[en] Kinetics of the oxygen-to-metal ratio change in (U0.8Pu0.2)O2-x and (U0.7Pu0.3)O2-x was evaluated in the temperature range of 1523-1623 K using a thermo-gravimetric technique. The oxygen chemical diffusion coefficients were decided as a function of temperature from the kinetics of the reduction process under a hypo-stoichiometric composition. The diffusion coefficient of (U0.7Pu0.3)O2-x was smaller than that of (U0.8Pu0.2)O2-x. No strong dependence was observed for the diffusion coefficient on the O/M variation of samples.
[en] The thermodynamic activities of Fe in the U-Fe system for xFe = 0.05 to 0.90 in the 1440 K to 1850 K temperature range, and of Ga in the U-Ga system for xGa = 0.05 to 0.28 between 1100 and 1670 K are investigated by the multiple Knudsen cell-mass spectrometric method. The integration of the Gibbs-Duhem equation then yields the uranium activity. These systems are found to exhibit negative deviations from the ideal behavior. Polynominal fits of the relative partial molar excess Gibbs energy referred to liquid elements versus composition and temperature are deduced (in J mol-1), Δanti GxsFe/(1 - xFe)2 = ( - 187 200 + 92.646T) + (203 834 - 184.437T)(1 - xFe) + ( - 15 614 + 75.289T)(1 - xFe)2, Δanti GxsGa/(1 - xGa)2 = ( - 284 769 + 133.390T) + (242 863 - 110.390T)(1 - xGa), and compared to previous ones. We have measured the Gibbs energies of formation of the following intermetallic compounds: UFe2 (ΔG0f = - 52.8 ± 3.4 kJ mol-1 at 1501 K), U6Fe (ΔG0f = -31 ± 6 kJ mol-1 at 998 K) and U2Ga3 (ΔG0f = 111.9 ± 3.9 kJ mol-1 at 1250 K). Our values for UFe2 and U6Fe are in good agreement with previous data. Concerning the U-Ga system, our measurements suggest a large solubility of gallium in uranium. (orig.)
[en] In-situ strain neutron diffraction measurements were conducted at temperature on specimens coming from a clock-rolled α-uranium plate, and Elasto-Plastic Self-Consistent (EPSC) modeling was employed to interpret the findings. The modeling revealed that the active slip systems exhibit a thermally activated response, while deformation twinning remains athermal over the temperature ranges explored (25–150 °C). The modeling also allowed assessment of the effects of thermal residual stresses on the mechanical response during compression. These results are consistent with those from a prior study of room-temperature deformation, indicating that the thermal residual stresses strongly influence the internal strain evolution of grain families, as monitored with neutron diffraction, even though accounting for these residual stresses has little effect on the macroscopic flow curve, except in the elasto-plastic transition.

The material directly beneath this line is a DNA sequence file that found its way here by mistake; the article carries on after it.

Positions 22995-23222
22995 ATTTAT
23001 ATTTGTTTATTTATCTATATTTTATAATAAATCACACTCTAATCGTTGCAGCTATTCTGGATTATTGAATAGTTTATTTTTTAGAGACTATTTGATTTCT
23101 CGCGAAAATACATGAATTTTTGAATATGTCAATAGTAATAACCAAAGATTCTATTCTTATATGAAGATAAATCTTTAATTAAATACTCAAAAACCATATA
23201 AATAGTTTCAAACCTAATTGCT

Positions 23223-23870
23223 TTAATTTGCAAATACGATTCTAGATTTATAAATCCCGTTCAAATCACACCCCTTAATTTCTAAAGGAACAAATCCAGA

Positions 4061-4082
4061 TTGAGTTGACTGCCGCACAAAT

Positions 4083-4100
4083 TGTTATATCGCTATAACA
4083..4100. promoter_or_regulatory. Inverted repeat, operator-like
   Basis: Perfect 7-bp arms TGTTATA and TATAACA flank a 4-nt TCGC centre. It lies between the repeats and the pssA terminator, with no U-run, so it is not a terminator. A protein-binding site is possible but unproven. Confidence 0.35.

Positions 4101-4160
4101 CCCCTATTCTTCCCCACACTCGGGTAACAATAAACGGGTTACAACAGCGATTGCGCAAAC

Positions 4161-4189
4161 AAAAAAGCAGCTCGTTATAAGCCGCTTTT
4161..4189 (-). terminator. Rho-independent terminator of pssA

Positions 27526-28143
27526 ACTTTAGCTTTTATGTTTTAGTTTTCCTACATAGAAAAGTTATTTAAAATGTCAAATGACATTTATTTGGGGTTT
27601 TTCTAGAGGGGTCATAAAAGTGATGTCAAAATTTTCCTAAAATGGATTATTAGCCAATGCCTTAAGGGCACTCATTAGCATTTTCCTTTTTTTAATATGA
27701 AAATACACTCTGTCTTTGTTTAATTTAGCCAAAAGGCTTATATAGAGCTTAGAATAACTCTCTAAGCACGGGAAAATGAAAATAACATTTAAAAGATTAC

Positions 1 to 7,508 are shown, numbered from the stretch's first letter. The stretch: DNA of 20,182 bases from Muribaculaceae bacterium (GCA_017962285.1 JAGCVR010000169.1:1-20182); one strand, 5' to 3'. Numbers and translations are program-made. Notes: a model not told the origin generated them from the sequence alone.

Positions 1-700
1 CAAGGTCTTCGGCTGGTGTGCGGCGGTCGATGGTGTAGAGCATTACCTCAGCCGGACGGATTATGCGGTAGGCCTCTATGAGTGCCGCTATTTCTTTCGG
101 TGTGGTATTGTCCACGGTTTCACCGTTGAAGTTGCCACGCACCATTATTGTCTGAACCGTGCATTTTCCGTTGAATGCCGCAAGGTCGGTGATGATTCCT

[en] Reaction diffusion in the zirconium-iron system has been investigated in the temperature range 973 to 1213 K using diffusion couples of pure zirconium and pure iron. Electron microprobe analysis and metallographic techniques have been employed to investigate the formation of compounds in the diffusion zone. The Boltzmann-Matano-Heumann method and Wagner's method have been used to evaluate the interdiffusion coefficients. The temperature dependence of this diffusion coefficient has been established. The activation energy for interdiffusion in FeZr3 compound is found to be 120.0 kJ/mol. The formation of compounds and their stability in the diffusion zone have been discussed on the basis of existing thermodynamic and other physical properties. (orig.)
[en] The mechanical properties of a lead-bismuth alloy were studied by compression testing at different temperatures between 20 and 112 deg. C with strain rates from 10-3 to 10-6/s. The results indicate that the yield strength depends strongly on both temperature and strain rate. The yield stress is linearly proportional to the logarithms of strain rate at constant temperature. The yield stress can be fit with a second order polynomial of temperature at constant strain rate. With these fittings the yield stress can be fairly estimated for any temperature and strain rate in the present temperature and strain rate ranges